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Is All Publicity Really Good Publicity?

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It’s an age-old question, and one that Donald Trump’s 2016 presidential campaign has certainly made relevant again: Is all publicity good publicity?

Since announcing his run for the 2016 presidency, Trump has made an avalanche of provocative comments while running the most controversial campaign in recent memory. Now, Trump is no media rookie. He’s been in the national spotlight for decades. He knows how to generate and manipulate publicity to achieve his goals. Prior to the presidential run, he instigated numerous high profile spats, most notably a marathon battle with Rosie O’Donnell. Long story short, Trump has never been afraid to use controversy to soak up attention.

When it comes to his presidential campaign, Trump seems to be relying on his go-to “all publicity is good publicity” strategy. It’s debatable whether he seriously wants to hold office, but there’s no doubt he wants to further his legacy and bolster his brand in the process. This kind of plan wouldn’t work for any other candidate. His peers would not only be out of the race, but they would kill their careers if they ran this type of campaign. Imagine Jeb Bush making the same comment about Mexican immigrants or Marco Rubio questioning John McCains heroism. They’d be toast. But Trump isn’t a politician by trade, so he’s creating his own radical rules for public discourse. If nothing else, it’s making this presidential race worth watching during the early stretch.

I can confidently say that this strategy won’t put Trump in the Oval Office, and it wouldn’t work for the majority of business executives or public figures either. For a serious and results-driven campaign, there are some time-tested rules to follow.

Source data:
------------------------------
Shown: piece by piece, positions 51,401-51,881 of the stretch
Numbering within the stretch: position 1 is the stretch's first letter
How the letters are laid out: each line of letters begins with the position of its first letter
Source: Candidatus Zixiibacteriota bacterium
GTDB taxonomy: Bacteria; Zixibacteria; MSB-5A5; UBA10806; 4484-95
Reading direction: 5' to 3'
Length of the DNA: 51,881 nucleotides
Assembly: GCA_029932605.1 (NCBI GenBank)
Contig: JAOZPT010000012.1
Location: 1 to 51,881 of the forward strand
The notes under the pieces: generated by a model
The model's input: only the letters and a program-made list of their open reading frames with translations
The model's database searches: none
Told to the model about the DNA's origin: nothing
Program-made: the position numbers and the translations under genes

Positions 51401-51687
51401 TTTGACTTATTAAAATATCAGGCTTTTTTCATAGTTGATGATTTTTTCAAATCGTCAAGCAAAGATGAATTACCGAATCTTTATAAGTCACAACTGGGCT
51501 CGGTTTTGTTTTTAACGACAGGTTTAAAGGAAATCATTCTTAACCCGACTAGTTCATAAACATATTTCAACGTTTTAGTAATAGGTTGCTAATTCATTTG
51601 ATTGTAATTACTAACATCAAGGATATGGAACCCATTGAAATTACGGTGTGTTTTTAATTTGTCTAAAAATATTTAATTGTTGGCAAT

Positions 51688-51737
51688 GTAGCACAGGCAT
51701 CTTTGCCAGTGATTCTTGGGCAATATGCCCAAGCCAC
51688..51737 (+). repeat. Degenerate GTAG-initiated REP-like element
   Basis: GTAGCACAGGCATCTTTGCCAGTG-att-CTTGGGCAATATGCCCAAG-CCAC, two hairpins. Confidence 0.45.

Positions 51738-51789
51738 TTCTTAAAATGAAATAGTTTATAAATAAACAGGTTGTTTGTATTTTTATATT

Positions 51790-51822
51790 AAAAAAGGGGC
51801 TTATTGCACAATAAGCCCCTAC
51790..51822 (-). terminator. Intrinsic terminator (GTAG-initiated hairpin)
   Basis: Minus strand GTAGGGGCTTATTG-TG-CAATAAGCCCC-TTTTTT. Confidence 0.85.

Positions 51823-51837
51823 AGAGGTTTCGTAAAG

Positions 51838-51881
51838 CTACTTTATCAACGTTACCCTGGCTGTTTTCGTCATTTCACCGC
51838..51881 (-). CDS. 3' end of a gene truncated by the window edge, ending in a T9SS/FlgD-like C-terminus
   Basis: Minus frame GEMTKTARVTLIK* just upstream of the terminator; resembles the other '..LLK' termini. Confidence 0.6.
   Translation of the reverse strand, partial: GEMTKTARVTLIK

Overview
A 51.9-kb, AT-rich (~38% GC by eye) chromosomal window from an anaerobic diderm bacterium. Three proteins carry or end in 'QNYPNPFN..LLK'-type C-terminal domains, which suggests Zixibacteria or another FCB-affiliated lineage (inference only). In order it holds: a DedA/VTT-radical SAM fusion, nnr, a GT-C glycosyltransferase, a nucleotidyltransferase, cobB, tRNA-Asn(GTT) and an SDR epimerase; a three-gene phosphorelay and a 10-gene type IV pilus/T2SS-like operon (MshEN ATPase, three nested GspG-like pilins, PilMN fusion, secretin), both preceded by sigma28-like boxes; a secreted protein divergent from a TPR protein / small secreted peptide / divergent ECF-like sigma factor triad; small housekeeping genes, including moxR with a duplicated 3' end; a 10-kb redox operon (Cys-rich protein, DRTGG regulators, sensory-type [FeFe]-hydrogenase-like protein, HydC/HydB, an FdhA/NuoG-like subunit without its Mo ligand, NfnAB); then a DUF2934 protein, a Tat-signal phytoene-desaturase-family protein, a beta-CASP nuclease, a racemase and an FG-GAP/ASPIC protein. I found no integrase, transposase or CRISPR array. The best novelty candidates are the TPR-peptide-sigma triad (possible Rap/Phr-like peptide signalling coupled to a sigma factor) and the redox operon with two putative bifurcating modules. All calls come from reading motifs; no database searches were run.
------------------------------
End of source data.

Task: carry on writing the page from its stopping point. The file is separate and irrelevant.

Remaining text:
Have a Solid Strategy

Trump’s plan is certainly provocative, but while it is generating some success in the short term, it is unlikely to make him the next president of the United States. It takes a smart and strategic plan to successfully execute a campaign of any kind. Without a firm vision of what you want to accomplish, there is too much room to go off course. If you’re going to go the route of doing something dramatic to draw attention, make sure it’s planned and can be executed flawlessly. Recently Obama dropped the N-word in an interview. Not only was it obviously planned, but it was executed powerfully and tastefully in order to generate the headlines and conversations about race that he intended to create. Without a strategic plan, that stunt could have been a disaster. But having a solid plan and target outcome helped to make his provocative comment a success.

Beware of the Times

Knowing your audience and finding appropriate channels to deliver your message is important. But remember that just because you’re speaking to a select group, it doesn’t mean that your message will stay contained to that group. Mitt Romney learned this the hard way when he made a comment about the “47 percent of the people” who are “dependent on the government” and will “vote for the president no matter what.” While that message was delivered to a small, private group of wealthy donors, a video of the conversation was posted on the Internet and went viral. The video arguably killed his momentum, and he ultimately lost his bid for the White House. Always keep that in mind that comments aren’t limited to the audience they are intended for. The YouTube era promises that controversial statements can and likely will emerge to the greater public no matter where they are delivered.

Know Your Talking Points and Be Prepared

Going off the cuff is usually a high risk, low reward proposition for political candidates and other public figures. Back in the 2004 election, Howard Dean was the frontrunner for the Democrats and ruined it all with one off-script sound: a very strange scream during a rally. His “I have a scream” speech essentially bombed his chances of becoming president and proved that every move, and in this case every noise, needs to be rehearsed, planned, and prepared.

In short, all publicity is not necessarily good publicity. Good publicity is good publicity.

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